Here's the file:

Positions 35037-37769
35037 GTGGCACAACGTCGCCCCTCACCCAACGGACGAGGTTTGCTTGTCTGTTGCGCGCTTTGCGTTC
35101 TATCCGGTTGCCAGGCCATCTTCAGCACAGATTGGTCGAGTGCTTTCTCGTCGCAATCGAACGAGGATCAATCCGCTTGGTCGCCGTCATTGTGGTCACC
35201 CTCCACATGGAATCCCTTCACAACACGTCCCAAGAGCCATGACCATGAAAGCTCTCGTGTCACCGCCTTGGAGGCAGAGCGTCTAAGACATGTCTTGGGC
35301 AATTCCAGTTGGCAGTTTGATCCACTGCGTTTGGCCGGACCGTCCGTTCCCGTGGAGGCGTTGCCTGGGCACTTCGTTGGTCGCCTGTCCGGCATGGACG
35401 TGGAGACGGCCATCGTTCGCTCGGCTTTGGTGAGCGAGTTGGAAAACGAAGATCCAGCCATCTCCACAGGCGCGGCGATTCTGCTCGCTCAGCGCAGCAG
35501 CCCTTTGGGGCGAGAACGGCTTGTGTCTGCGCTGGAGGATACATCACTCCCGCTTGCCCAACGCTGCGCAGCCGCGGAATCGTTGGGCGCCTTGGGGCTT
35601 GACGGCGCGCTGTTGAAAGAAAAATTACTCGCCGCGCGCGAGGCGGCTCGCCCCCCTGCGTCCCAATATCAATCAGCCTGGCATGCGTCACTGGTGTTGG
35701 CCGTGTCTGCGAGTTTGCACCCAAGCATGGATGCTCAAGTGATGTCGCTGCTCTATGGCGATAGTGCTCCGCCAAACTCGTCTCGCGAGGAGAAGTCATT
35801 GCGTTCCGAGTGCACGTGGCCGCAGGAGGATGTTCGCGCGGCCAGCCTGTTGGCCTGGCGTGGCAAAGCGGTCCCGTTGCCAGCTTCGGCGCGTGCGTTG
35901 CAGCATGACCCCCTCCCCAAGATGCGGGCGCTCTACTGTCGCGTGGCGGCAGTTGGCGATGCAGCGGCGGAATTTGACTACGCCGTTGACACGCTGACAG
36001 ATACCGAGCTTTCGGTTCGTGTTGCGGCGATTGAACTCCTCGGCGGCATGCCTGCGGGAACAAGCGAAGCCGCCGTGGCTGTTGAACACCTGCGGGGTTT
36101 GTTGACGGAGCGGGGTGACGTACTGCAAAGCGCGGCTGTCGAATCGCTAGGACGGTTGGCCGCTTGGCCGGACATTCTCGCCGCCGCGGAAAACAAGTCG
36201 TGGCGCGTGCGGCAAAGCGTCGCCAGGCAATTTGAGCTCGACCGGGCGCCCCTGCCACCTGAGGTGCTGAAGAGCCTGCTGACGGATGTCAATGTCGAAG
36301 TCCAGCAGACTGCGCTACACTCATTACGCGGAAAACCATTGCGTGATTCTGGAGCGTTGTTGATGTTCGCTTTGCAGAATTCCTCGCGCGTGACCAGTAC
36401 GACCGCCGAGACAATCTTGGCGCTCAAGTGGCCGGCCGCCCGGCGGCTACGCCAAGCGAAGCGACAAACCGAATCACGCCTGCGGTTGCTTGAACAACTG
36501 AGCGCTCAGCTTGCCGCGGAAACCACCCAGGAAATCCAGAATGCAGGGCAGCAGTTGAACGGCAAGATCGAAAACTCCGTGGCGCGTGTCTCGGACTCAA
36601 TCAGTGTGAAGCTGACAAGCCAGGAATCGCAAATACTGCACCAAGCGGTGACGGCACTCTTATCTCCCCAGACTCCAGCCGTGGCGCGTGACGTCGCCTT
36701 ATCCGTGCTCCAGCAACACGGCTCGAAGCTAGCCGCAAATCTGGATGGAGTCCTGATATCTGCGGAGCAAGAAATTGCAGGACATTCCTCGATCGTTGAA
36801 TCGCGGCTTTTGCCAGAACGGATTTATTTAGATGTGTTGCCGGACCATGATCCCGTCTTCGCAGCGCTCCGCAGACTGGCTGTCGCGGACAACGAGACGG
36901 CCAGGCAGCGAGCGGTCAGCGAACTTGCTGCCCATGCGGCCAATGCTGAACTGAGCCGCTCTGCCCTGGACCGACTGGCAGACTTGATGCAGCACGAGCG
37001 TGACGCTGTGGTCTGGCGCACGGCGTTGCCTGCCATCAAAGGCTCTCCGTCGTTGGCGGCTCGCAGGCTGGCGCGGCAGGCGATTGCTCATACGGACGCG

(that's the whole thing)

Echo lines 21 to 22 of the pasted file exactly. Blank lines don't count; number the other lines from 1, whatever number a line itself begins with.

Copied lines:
36901 CCAGGCAGCGAGCGGTCAGCGAACTTGCTGCCCATGCGGCCAATGCTGAACTGAGCCGCTCTGCCCTGGACCGACTGGCAGACTTGATGCAGCACGAGCG
37001 TGACGCTGTGGTCTGGCGCACGGCGTTGCCTGCCATCAAAGGCTCTCCGTCGTTGGCGGCTCGCAGGCTGGCGCGGCAGGCGATTGCTCATACGGACGCG